Strandarkirkja – 12th century protestant church, views of the coastline, seals

Eldborg next to Geitahlíð – volcanic crater (if, like us, you skip Kerid Crater, this could be a good alternative)

There were several volcano hiking trails we passed by – check out AllTrails if you have the time and interest in one of these.

Hrafn Shipwreck + Lighthouse

As we neared the airport, we had just enough time to visit the xx Lighthouse and Hrafn Shipwreck – they were interesting to see and it felt nice to be able to walk around after a longer stretch of the drive.

tourist couple visiting hrafn shipwreck along golden circle iceland
Hrafn Shipwreck

And that’s it! We made our way back to the airport where security and checking in was a quick, easy process. If you are carrying on your bags, make sure you don’t have many liquids – they only allow you to take one ziptop plastic bag of liquids through security.

Considerations for Visiting Iceland

Renting a Car in Iceland

When renting a car from Keflavik Airport, you will recognize many of the rental car company brands, including Avis, which is who we went through. Although these companies are familiar to you, please be aware that the expectations and experience with them are different than what you may be used to in other countries.

Before we landed, we had read many reviews for this Avis, and several of them, including recent reviews, shared that upon returning their rental car, they had been charged for damage to the car that they did not believe they had caused.

Because we were aware of this prior to leaving the parking lot, we were prepared to make sure that did not happen to us. And we were glad for the extra precautions because when we did return the car, the staff member spent about fifteen minutes inspecting the car.

For a complete guide on what you need to know about renting a car in Iceland, read our comprehensive step-by-step Iceland rental car post.

quick word on being cautious – there are several hidden speed cameras on the more popular highways, so it would be wise to obey the speed limit.

Cost of Visiting Iceland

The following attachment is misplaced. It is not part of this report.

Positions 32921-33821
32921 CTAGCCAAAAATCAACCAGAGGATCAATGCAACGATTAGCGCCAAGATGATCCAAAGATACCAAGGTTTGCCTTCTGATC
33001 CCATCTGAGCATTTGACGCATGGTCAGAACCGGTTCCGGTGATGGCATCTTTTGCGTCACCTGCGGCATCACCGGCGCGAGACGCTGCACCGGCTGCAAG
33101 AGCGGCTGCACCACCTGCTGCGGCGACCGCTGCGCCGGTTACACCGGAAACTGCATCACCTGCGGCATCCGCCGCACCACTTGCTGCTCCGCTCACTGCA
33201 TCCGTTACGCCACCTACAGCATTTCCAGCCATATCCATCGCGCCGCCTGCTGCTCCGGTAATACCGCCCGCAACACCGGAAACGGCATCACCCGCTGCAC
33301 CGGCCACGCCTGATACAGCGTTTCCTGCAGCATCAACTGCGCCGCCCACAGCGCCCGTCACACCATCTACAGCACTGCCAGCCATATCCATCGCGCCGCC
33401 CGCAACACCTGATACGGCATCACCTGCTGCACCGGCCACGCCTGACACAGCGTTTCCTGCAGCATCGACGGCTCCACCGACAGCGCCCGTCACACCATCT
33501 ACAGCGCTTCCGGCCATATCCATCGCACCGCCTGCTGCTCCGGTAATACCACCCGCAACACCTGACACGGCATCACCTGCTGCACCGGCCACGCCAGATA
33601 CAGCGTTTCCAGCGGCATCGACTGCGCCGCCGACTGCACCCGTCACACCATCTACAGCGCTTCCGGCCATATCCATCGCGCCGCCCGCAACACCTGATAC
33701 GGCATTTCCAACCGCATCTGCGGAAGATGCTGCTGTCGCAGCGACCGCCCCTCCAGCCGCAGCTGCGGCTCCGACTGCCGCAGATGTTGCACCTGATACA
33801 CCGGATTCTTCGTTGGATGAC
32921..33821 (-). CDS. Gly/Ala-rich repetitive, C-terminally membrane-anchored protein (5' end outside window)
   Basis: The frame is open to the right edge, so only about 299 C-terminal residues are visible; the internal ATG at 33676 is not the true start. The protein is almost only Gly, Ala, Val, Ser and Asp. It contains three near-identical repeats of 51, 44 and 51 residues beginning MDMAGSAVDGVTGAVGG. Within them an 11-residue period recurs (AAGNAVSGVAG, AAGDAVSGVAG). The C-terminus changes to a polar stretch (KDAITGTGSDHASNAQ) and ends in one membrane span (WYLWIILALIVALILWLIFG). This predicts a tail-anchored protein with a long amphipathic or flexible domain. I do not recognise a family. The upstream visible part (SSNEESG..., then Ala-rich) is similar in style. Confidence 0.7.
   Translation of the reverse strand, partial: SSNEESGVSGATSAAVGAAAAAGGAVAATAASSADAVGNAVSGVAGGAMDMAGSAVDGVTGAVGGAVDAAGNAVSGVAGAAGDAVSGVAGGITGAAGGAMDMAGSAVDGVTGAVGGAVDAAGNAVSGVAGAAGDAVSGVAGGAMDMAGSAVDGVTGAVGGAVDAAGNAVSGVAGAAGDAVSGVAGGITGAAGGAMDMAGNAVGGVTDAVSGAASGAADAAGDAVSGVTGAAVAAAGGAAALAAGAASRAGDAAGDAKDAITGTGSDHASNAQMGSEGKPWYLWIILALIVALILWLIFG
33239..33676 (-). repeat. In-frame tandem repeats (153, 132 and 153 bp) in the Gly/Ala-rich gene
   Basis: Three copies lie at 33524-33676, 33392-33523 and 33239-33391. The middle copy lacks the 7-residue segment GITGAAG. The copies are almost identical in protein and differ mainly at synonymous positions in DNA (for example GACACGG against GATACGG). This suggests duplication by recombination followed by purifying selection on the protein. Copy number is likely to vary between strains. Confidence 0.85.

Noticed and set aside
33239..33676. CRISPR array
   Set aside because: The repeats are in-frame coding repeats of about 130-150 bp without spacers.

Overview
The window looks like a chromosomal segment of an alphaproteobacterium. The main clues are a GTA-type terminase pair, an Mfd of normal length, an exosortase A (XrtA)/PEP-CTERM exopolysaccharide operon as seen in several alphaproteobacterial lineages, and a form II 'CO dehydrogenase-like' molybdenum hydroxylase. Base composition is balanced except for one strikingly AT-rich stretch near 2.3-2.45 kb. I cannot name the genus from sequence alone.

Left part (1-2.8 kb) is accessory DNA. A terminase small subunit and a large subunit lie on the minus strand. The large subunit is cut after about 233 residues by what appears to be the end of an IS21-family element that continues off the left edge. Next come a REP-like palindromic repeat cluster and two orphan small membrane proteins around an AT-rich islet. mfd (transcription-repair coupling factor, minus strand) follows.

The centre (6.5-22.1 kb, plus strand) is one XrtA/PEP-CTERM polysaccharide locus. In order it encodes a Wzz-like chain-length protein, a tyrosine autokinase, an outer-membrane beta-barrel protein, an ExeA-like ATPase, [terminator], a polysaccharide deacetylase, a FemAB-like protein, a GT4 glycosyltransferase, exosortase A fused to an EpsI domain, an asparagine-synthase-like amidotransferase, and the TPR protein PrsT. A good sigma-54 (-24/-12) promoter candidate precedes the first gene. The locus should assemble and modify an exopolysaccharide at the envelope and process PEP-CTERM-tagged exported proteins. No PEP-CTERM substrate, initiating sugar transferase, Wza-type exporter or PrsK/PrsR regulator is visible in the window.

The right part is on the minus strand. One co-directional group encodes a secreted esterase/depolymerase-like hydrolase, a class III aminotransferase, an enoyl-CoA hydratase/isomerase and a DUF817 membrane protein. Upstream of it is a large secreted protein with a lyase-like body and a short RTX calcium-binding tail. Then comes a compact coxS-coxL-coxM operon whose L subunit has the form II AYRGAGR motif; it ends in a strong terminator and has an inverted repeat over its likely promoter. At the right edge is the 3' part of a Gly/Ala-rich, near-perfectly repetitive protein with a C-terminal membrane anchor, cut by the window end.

As stated, Iceland is real expensive. While we certainly don’t mind indulging on our travels, there’s something about paying three times what something would cost at home. We chose to get snacks – smoked trout, crackers, hummus, etc. – from the grocery store to graze on throughout the Golden Circle drive.

If you don’t mind paying high dollar, there are many great restaurants in Reykjavic and many of the visitor centers at the Golden Circle stops had food options.

How to Dress for Iceland

We visited in July, and felt that the best approach was to bring layers. It never went above 60 degrees Fahrenheit, but we did need some outerwear in the morning that we were ready to shed by mid-day. We highly recommend sunscreen, chapstick, and sunglasses – the northern sun is intense and different from what we were used to in a way that is difficult to describe.

Also, it was very windy starting in the mid-morning – those with longer hair might find themselves a tangled mess by the end of the day.

Getting Around Iceland

We found that cell phone signal was strong along the Golden Circle. As always, we recommend utilizing AllTrails to discover and navigate hikes. We utilize the paid version and feel that the features are worth the reasonable cost. You can check it out here.

Overall, we were glad we decided to take advantage of the Icelandair Stopover. Because of the extremely high cost of visiting Iceland, we aren’t sure we would want to spend an extended amount of time in the country. The quick stopover allowed us to see the highlights in a short amount of time.